Open

Coming up

Don't miss

Replay


LATEST SHOWS

FOCUS

Israel's minorities and military service

Read more

DEBATE

Libya unrest: National Assembly asks for UN help to dissolve militias

Read more

DEBATE

Pakistan's Political Turmoil: Can Imran Khan's PTI Party Depose the Government? (part 2)

Read more

DEBATE

Pakistan's Political Turmoil: Can Imran Khan's PTI Party Depose the Government?

Read more

MEDIAWATCH

#IceBucketChallenge and hashtag activism

Read more

IN THE PAPERS

A bellwether for what not to do

Read more

IN THE PAPERS

'The world’s dictators love the unrest in Ferguson'

Read more

ENCORE!

Montreal Stories

Read more

BUSINESS DAILY

More than half of French households will pay no income tax this year

Read more

  • Brutal IS beheading video sparks social media pushback

    Read more

  • Ex-PM Juppé announces bid for 2017 French presidential race

    Read more

  • A new view on Normandy landings, 70 years on

    Read more

  • Dozens killed as landslides strike Japan’s Hiroshima

    Read more

  • Deadly airstrikes hit Gaza as ceasefire with Israel collapses

    Read more

  • Tentative peace in Ferguson despite second fatal shooting

    Read more

  • Suspected Ebola cases in Austria, new drug raises hopes

    Read more

  • WWII anniversary highlights best - and worst - of Paris police

    Read more

  • Headscarf at the beach sparks French MEP’s fury

    Read more

  • Iraqi army clashes with militants in Tikrit after retaking key dam

    Read more

  • Video: Life in under-siege Donetsk

    Read more

  • Racism, riots and police violence: USA under scrutiny

    Read more

  • ‘Let it be’: Londoners sick of Abbey Road tourists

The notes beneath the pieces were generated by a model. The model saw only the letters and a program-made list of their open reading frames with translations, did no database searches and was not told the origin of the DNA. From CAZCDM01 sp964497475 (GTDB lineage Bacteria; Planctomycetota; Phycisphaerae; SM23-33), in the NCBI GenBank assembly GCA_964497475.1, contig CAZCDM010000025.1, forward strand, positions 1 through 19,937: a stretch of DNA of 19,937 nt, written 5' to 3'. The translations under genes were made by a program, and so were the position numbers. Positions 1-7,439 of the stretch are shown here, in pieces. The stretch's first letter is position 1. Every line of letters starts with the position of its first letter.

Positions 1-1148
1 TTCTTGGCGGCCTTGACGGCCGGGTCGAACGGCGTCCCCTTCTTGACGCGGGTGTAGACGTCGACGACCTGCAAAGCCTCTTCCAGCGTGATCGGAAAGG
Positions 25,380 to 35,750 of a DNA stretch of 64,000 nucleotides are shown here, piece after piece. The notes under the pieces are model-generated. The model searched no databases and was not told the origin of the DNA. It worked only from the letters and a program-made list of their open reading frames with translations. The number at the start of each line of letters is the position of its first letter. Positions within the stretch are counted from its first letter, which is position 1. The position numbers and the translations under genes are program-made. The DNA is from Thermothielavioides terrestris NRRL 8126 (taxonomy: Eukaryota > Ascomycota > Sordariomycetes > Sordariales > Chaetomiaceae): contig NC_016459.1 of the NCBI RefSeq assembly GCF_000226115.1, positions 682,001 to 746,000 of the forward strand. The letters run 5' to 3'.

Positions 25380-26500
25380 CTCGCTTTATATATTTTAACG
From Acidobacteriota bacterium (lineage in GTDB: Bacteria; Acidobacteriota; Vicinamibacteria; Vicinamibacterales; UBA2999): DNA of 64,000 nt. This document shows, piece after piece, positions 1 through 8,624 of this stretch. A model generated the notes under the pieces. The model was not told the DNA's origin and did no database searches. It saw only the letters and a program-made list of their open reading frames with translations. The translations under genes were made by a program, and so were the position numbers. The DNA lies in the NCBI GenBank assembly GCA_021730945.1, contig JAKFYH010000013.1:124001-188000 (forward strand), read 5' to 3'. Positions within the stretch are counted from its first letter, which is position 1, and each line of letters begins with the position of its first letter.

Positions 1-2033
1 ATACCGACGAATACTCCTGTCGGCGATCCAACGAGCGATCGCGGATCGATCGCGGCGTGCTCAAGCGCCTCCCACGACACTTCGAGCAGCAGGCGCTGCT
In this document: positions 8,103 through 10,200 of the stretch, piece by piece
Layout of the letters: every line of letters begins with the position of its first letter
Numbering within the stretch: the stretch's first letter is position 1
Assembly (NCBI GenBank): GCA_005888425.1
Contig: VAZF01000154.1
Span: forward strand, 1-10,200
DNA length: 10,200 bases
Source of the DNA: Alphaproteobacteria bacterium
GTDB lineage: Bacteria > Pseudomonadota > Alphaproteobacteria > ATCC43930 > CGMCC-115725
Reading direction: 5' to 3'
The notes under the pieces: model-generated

Read more

Culture

Franco-Swiss documentary tackles US economic woes with a twist

Video by FRANCE 24

Text by Jon FROSCH

Latest update : 2010-08-18

In his new documentary “Cleveland Versus Wall Street”, Swiss director Jean-Stéphane Bron examines the US subprime and housing crises through an unusual lens: the movie stages a trial that pits struggling Midwesterners against Wall Street bankers.

Arriving on the heels of Michael Moore’s cheeky “Capitalism: A Love Story” and ahead of Charles Ferguson’s more rigorously investigative “Inside Job”, a new documentary from a Swiss filmmaker tackles the US economic crisis with a bold and unusual approach.

Jean-Stéphane Bron’s “Cleveland Versus Wall Street” (which screened at Cannes last May and premieres on French screens Wednesday) uses real citizens, lawyers, and a judge in a trial that never happened: the people of Cleveland, Ohio, hit hard by a flailing economy, face off against Wall Street bankers who issued subprime loans blamed for costing residents their homes.

A cast of real-life characters

How did a French-speaking director who claimed in a promotional interview to “know nothing about finance or the economy” end up shooting a mock court case revolving around economic ethics in a struggling Midwestern city? First came a desire to film what he called “capitalism in action”. “I had the feeling that economic forces had taken over all other forces, be they political or ideological”, explained Bron in the interview.